Neuro Linguistic Programming began its life early in 1970s when a Linguistic Professor from the University of California, Santa Cruz, John Grinder, teamed up with an undergraduate, Richard Bandler and also Frank Pucelik. All three of them had a fascination with human excellence which charted path for them to model behavioral patterns of selected genuises.
Modelling is the core activity in NLP, and is the process of extricating and replicating the language structure and behavioural patterns of an individual who is excellent at a given activity.
Grinder, Bandler & Pucelik began their NLP quest by modeling three people- Fritz Perls, Virginia Satir and Milton Erickson. These geniuses were outstanding as professional agents of change, working in the domain of therapy.
All three geniuses, Perls, Satir and Erickson performed their magic from a perspective of unconscious excellence. The geniuses did not present Grinder, Bandler & Pucelik with a conscious description of their behaviour. The modellers (Grinder, Bandler & Pucelik) unconsciously absorbed the patterning inherent in the geniuses and then provided a description.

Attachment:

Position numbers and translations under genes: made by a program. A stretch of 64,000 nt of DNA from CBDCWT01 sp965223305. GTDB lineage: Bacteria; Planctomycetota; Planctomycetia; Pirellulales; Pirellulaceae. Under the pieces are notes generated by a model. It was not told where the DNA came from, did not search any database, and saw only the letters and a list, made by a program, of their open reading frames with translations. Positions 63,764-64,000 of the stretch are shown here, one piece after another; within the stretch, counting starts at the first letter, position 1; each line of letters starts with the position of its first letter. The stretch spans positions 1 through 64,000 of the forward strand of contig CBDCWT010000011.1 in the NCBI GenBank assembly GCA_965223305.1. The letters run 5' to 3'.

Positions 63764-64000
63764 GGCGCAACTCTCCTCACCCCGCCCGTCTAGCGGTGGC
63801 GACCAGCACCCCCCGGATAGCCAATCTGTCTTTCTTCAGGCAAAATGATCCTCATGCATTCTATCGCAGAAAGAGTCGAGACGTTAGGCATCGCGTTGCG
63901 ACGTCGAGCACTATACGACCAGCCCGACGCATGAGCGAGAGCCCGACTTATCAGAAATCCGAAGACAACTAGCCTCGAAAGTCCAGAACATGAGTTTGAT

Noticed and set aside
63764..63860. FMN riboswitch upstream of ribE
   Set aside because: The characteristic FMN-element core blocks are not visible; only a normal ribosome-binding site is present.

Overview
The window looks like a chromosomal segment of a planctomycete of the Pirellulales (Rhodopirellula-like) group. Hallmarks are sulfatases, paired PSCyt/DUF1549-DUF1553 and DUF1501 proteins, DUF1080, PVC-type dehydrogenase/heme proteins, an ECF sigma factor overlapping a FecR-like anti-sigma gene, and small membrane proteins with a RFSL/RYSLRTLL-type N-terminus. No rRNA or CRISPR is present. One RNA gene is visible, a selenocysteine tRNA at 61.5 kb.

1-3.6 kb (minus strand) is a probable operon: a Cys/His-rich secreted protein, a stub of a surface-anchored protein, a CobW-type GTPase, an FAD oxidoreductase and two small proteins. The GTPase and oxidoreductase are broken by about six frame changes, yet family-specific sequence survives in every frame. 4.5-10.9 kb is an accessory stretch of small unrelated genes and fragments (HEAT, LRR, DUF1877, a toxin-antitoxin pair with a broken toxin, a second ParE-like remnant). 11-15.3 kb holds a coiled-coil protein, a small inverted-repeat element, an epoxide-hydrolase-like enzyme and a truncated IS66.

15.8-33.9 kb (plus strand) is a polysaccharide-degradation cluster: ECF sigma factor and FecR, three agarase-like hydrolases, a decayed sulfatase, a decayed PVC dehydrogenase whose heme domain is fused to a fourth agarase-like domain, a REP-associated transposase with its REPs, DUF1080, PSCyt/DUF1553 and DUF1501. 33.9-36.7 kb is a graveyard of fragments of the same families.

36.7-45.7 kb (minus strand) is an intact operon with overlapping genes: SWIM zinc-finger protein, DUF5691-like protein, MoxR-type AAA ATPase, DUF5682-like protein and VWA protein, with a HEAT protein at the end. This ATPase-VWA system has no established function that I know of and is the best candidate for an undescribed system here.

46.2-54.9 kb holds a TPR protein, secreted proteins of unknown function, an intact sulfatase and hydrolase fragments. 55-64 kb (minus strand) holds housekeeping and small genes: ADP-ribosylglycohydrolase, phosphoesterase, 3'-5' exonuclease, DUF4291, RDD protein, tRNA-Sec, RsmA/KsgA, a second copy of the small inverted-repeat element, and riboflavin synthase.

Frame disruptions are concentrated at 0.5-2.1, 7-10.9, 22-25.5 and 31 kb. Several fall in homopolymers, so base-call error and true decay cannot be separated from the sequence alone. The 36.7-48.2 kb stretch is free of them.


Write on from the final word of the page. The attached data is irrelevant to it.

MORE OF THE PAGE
With little direct knowledge of each of the geniuses speciality and little knowledge of the field of psychotherapy on the whole, Grinder and Bandler over a two-year period set out with enthusiasm bordering on fervor, to explicate selected portions of the geniuses’ behavior. They coded the results of their work in language-based models.
Through NLP Modelling, Grinder and Bandler made explicit the tacit skills of the geniuses and NLP was born.
In 1975, Grinder and Bandler presented the first two NLP models to the world in the volumes- “Structure of Magic I and II”. The volumes published by the respected publishing house- ‘Science and Behaviour Books Inc’ put NLP on the map and interest in the new field of NLP spread quickly.
People in field related to communication, behavior and change sought to learn how they too could get amazing results when doing change work.
Grinder and Bandler willingly offered training courses in the application of their models. The training courses Grinder and Bandler conducted proved that the NLP models were transferable to others, meaning the learners could use the NLP models successfully in their own work.